Lonely first-year fed up that no one has saved him from his inner darkness yet

“No one is making the effort,” says Edward Collin from the back corner of the 145

Illustration by Tiffany Chan / The Peak

Written by Jennifer Low, Peak Associate

A first year SFU student is threatening to sue the university for false advertising: namely, their failure to provide the happiness and friendship he expected to finally receive after high school.

“I don’t understand it! I’ve been here, like, for a whole semester already,” Collin lamented to The Peak. “But no one has gone out of their way to talk to me, befriend me, or even save me from my inner darkness. I’ve tried everything!” 

“Everything,” according to Collin, includes countless days spent sulking in the back corner of lecture halls, brooding on the fifth floor of the library, and hurrying to the 145 the second his classes end. Though highly effective in urban fantasy YA romances, Collin’s aloof and mysterious behaviour has surprisingly failed to attract the attention of any of his peers.

“It’s like no one is making the effort but me,” the first-year concluded. 

Collin described his worst experience on campus as the time he wandered around the AQ, unloved, for hours and hours. 

“I had my SFU sweater hood pulled over my eyes to build intrigue, and an extra cup of coffee to share with a potential acquaintance. In 12 hours, the only person who talked to me was someone trying to get me to sign up for their psychology study on sleep deprivation!”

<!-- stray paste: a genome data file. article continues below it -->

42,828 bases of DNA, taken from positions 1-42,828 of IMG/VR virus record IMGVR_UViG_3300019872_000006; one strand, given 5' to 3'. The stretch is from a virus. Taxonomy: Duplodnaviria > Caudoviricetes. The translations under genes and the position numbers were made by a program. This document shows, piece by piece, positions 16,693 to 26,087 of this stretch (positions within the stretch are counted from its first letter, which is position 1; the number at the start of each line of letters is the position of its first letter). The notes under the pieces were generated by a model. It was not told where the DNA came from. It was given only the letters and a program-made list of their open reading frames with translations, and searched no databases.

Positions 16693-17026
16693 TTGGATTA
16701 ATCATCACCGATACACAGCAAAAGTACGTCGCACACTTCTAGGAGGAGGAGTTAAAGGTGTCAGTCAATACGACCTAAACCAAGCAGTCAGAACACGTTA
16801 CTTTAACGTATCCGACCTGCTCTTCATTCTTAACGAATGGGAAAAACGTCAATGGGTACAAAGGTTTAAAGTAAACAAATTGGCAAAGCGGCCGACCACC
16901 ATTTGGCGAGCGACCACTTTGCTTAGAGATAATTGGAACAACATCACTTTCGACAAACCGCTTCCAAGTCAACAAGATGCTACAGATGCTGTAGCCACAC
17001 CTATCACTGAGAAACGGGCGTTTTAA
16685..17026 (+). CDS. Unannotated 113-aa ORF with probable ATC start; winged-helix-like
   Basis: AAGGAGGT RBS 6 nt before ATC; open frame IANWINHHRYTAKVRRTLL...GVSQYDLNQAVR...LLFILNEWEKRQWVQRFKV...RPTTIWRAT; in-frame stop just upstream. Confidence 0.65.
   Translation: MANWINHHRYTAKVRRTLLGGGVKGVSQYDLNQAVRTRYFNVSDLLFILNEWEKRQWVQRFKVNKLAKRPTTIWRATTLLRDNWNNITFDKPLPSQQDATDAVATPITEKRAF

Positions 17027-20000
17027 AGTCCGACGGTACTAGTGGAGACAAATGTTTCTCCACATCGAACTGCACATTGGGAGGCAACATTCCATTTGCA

The lack of personal and extensive effort from Collin’s peers to liberate him from his self-isolation has left Collin with no choice but to hold the university responsible. The first year student blames this on SFU’s lack of seating areas.

“The best strategy to start conversations is to sit in front of them in total silence and force them to watch you eat your lunch in despair,” he concludes. “Until finally they get uncomfortable and say something about your weird chewing. That’s how real friendships start, and SFU is ruining that, on purpose!”

With many personal anecdotes and journals filled with angsty comments, Collin is confident that he has enough items to enter into evidence for a strong court case against SFU.

Just like all of the other students, SFU has declined to respond to any of Collin’s comments.